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Sara Vieira

A gentle introduction to Framer Motion

javascript, animation2 min read


Animation is hard, actually super hard and I feel like in React it ends up slightly harder because it's two different packages trying to control the DOM. For many years I tried several packages until Framer Motion came out, I find that it fits most of the needs I have when it comes to UI animation in React.

Beware that for very complex animation you should still use gsap as that allows for things like timelines that help when an animation needs a lot of entrances and exits.

I am going to show a small example that will demonstrate how to animate something to height: auto that is something we cry a lot when it comes to doing in real life so let's get started with installing framer motion:

First thing you should know is that Framer Motion exports a whole set of components from their package, but today we will be focusing mostly on the motion component, this is the component where you can place all your animations and define the transition times and methods for them.

We will have a small app that will open an accordion like so:

The package react-spectrum is a simple package that generates colorful text placeholders so we don't have to put ugly lorem text

So far, if you click the button you can see the text shows up but it doesn't animate, for that we need to replace the main component with a motion.main. The way to use the motion component is that everything after the . must be a valid HTML element, then that will be the element that will be used to wrap and animate your component, so in this case I will be using a main component.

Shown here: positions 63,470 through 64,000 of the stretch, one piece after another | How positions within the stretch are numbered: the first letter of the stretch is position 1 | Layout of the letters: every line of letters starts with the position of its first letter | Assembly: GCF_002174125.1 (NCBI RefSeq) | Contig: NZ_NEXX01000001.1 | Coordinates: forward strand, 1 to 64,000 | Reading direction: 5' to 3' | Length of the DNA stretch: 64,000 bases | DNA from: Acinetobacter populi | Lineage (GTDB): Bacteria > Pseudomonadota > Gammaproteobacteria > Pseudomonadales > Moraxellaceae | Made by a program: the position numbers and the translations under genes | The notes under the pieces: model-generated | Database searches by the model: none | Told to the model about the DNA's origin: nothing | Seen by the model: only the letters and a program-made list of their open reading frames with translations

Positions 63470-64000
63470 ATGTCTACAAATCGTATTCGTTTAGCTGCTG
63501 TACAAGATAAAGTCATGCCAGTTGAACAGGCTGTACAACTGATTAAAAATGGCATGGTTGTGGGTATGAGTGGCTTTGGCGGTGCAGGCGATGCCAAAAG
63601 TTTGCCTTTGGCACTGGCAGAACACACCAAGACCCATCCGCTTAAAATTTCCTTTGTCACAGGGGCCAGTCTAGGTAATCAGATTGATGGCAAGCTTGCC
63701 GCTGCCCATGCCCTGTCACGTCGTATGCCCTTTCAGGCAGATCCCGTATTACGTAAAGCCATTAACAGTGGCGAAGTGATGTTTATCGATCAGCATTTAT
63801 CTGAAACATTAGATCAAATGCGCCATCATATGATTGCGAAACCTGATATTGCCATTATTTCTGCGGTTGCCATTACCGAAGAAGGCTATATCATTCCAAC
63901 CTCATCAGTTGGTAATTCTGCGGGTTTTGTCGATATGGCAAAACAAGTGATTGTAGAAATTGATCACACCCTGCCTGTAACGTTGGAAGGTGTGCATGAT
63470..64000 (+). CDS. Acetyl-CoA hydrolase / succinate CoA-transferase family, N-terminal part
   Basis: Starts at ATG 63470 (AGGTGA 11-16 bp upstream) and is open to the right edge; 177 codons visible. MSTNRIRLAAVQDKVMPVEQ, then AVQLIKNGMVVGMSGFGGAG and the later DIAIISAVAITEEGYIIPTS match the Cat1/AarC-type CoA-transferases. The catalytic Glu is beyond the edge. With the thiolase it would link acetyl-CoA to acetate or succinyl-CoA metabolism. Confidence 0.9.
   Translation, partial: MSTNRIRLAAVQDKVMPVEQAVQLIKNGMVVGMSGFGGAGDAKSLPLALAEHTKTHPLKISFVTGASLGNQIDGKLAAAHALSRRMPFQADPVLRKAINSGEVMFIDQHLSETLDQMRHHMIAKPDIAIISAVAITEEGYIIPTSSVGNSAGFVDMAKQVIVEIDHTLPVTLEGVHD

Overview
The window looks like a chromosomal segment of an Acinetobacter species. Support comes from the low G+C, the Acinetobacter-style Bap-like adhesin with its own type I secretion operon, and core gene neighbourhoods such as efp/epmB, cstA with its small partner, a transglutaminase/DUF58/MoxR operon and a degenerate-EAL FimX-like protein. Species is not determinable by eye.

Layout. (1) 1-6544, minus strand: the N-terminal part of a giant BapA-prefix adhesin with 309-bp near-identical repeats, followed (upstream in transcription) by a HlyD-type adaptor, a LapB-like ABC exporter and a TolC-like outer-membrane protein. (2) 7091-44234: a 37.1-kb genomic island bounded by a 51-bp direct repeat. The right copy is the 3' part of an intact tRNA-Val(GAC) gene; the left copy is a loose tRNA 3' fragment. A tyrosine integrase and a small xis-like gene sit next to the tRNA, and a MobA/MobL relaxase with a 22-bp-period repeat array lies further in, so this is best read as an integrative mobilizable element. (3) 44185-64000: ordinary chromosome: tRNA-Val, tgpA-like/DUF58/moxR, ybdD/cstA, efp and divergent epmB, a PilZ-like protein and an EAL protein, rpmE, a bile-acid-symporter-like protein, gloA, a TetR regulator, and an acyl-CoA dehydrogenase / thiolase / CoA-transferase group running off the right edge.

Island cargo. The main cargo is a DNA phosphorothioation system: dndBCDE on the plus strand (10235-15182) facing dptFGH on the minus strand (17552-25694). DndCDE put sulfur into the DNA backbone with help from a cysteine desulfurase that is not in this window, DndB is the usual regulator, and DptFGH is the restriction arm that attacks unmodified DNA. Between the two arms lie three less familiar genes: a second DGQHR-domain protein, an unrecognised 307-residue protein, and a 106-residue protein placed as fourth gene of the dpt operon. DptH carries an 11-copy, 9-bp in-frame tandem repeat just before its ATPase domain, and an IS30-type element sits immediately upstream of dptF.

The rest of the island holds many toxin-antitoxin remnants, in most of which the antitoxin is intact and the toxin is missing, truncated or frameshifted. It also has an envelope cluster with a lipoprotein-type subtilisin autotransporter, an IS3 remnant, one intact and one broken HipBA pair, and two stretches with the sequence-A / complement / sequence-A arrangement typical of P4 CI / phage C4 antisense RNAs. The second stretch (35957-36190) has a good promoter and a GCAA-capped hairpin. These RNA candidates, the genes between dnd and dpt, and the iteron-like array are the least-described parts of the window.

Let's now import motion and define our animations:

Right now we have a motion motion-main with 3 props:

  • style - This is some styles that will be applied in all states of the animation. This can also be a className.
  • initial - The starting state of our element.
  • animate - What values to animate to.

If you click the button it works on enter no problem and it looks sweet but to close no animation is placed and this is because how we are doing this React just unmounts the component as soon as the button is clicked so no time for an animation is left. To solve this there is a Framer Motion element called AnimatePresence that will wrap our if statement in so that we are enabled to use the exit prop on our motion component, which can define an animation to use when a component is unmounted.

Let's add that then:

If you click the button now, you can see that the exit prop is used and our animation works on enter an exit, this component is actual magic.

More interesting props can also be the transition prop and this where you can define things like duration, ease and delay, and for example to set the duration to 1, you can add to our motion.main the following prop:

And now our animation will be 1s long.

I hope this gets you excited about Framer Motion.

Photo by chuttersnap on Unsplash